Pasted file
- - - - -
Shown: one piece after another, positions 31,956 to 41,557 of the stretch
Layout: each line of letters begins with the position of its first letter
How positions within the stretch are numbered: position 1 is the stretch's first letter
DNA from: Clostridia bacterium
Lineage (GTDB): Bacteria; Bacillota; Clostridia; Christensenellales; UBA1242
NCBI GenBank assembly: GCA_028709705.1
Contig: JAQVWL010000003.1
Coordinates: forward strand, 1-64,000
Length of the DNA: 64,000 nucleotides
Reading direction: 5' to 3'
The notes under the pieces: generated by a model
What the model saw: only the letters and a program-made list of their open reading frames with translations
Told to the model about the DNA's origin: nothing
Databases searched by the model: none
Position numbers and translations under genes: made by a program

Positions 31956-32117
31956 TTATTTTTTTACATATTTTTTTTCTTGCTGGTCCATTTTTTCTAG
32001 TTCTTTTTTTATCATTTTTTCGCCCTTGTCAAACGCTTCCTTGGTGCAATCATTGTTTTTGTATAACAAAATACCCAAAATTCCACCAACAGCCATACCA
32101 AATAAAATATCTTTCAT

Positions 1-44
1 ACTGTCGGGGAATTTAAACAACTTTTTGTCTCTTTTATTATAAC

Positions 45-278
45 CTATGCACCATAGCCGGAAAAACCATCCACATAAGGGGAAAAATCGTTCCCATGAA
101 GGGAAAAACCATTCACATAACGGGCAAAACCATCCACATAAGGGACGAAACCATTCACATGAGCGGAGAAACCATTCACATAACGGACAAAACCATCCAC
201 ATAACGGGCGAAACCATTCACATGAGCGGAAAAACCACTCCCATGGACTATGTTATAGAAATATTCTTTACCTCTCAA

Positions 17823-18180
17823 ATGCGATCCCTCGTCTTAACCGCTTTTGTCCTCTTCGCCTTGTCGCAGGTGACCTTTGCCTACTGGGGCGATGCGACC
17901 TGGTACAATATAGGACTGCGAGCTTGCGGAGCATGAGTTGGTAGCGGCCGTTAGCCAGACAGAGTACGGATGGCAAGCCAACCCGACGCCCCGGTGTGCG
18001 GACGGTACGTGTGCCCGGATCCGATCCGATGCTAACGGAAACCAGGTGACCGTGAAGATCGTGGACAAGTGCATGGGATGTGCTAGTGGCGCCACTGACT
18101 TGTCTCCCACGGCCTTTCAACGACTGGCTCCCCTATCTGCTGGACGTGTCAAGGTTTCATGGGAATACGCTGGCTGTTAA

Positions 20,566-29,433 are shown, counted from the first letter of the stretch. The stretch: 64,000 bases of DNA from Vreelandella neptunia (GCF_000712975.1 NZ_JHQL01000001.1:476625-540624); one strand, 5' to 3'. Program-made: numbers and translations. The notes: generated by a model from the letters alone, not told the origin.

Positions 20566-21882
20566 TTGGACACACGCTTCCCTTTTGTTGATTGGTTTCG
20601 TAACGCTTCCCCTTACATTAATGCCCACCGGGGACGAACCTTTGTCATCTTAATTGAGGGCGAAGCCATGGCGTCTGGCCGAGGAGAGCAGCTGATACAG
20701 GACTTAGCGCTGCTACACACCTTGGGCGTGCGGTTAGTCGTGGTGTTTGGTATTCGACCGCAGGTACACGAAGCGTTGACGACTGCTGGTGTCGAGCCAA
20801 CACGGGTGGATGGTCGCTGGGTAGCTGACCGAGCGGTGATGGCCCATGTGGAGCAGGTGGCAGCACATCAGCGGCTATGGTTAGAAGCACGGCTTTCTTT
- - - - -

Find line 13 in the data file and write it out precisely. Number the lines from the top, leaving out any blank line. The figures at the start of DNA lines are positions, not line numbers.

Told to the model about the DNA's origin: nothing